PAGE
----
It may be too early to worry about them, but it’s certainly not too early to begin planning for, and thereby taking steps toward preventing, frozen pipes. After all, if you’ve lived in our area for even just a year, you know that winters can be pretty harsh on your home.
The thing is, frozen pipes can result in a great deal of damage if not properly managed. As water in the pipes freeze, it expands and puts pressure on the walls of the pipes, which leads to leaks or even bursts. If you want to protect your plumbing from this fairly common fall and winter time problem, though, there are some pretty easy steps you can take, which we’ve delved into below. If you have any issues or questions, don’t hesitate to reach out to a professional plumber in Littleton, CO, such as any member of our team!
Preventing Frozen Pipes
As we alluded to above, this certainly isn’t a “right now” problem, but as temperatures cool and you stop using your outdoor plumbing, here are some tips to follow in order to prevent frozen pipes.
Open Your Outdoor Faucets: Naturally, these pipes will be the most prone to freezing. Also, be sure to turn off the water flow to these faucets, whether you use them for sprinklers or hoses, or any other outdoor application.
Leave your faucets open even after you have let all the water drain from them. You may even consider placing insulated caps on your hose and faucet openings as an additional layer of protection. Once you’ve done this, you can move on to the following steps.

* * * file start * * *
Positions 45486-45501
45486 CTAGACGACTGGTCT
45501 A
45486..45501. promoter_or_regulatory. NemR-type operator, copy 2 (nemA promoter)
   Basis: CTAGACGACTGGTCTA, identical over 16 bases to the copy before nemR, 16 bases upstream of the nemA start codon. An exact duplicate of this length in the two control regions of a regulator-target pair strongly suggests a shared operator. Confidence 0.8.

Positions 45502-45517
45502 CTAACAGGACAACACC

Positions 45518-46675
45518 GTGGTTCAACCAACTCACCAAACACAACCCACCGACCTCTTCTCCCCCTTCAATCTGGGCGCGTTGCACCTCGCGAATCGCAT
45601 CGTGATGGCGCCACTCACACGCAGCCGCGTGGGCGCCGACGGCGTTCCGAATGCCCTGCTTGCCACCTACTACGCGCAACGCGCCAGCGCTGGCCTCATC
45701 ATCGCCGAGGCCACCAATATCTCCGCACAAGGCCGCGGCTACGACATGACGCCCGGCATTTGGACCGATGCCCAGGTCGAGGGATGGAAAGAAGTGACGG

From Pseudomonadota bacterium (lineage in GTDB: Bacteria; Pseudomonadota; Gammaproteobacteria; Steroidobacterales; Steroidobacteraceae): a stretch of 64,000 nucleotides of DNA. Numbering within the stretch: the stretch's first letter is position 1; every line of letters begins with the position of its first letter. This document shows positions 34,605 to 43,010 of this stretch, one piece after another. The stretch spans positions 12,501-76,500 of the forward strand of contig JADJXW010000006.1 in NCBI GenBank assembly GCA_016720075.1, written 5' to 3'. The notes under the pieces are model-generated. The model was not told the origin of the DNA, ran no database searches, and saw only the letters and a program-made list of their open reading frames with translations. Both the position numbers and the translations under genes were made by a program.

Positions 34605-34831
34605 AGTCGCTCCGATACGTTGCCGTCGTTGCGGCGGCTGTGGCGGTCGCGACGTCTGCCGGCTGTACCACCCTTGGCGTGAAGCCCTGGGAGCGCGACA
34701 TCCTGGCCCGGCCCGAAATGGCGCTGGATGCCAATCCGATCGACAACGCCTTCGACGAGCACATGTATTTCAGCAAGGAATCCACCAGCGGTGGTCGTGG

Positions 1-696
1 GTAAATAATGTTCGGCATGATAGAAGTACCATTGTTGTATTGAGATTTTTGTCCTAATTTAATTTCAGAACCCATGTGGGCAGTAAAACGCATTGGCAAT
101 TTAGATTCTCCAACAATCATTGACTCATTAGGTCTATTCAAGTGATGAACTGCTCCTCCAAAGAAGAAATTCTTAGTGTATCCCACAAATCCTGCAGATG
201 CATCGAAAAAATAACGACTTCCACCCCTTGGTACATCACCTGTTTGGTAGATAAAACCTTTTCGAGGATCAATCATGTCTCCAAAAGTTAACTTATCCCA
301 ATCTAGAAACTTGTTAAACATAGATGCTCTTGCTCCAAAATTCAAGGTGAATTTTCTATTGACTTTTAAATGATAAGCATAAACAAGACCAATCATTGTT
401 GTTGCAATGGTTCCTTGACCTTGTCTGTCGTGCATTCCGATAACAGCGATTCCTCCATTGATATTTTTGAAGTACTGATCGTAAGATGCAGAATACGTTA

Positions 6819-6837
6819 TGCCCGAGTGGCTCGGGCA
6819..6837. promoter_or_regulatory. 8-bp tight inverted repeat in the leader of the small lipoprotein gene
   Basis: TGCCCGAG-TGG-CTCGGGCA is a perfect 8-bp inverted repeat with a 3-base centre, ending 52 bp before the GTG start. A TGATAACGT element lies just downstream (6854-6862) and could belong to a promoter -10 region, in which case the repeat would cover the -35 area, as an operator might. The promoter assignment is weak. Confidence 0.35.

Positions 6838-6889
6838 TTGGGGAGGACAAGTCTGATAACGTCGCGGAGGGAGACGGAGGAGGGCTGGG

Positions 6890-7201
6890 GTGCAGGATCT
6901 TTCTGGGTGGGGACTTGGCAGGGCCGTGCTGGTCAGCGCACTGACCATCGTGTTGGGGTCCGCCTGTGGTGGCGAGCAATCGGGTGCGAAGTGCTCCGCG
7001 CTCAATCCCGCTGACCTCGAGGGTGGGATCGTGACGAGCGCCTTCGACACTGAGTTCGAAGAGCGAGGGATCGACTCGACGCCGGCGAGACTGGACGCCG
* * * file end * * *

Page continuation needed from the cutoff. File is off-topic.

Disconnect Hoses: You probably have hoses you use outside during the warmer months, right? Well, before temperatures drop too low, be sure to disconnect, drain them, and store them indoors if possible.
Insulate Your Pipes: There are a number of pipes throughout your living space that may be vulnerable to freezing temperatures, but that you still need access to during the winter. What we mean by this is, these pipes are attached to faucets that you can’t just drain and turn off the water supply to—such as under-sink pipes, pipes down in your basement, or pipes that run through your crawlspace.
In order to properly guard this section of your plumbing system during the winter months, you’ll want to invest in some pipe insulating sleeves. You can pick these up from your local hardware store, and this helps keep the temperature of the water in your pipes from dropping too low to cause a problem. You could, instead, do this with towels if you have enough.
Keep Cabinets Cracked Open: This tip may have you scratching your head, but bear with us! Plumbing fixtures in your bathroom area or kitchen are typically under the sinks or run behind the walls that lead outside, right? This makes their pipes sensitive to freezing. But if you leave your cabinets slightly open, then it will help the warmth from your heater reach them, and make them less susceptible to freezing.
“What If My Pipes Froze Anyway?”
Unfortunately, it happens. This is especially true after a few consecutive days of temperatures below 30°F. If this does occur, the most important thing you can do is to contact our professionals. We don’t recommend trying to unfreeze the pipes on your own—this can cause more harm than good! Additionally, it can cause injury as pipes can burst while they are thawing (due to pressure buildup).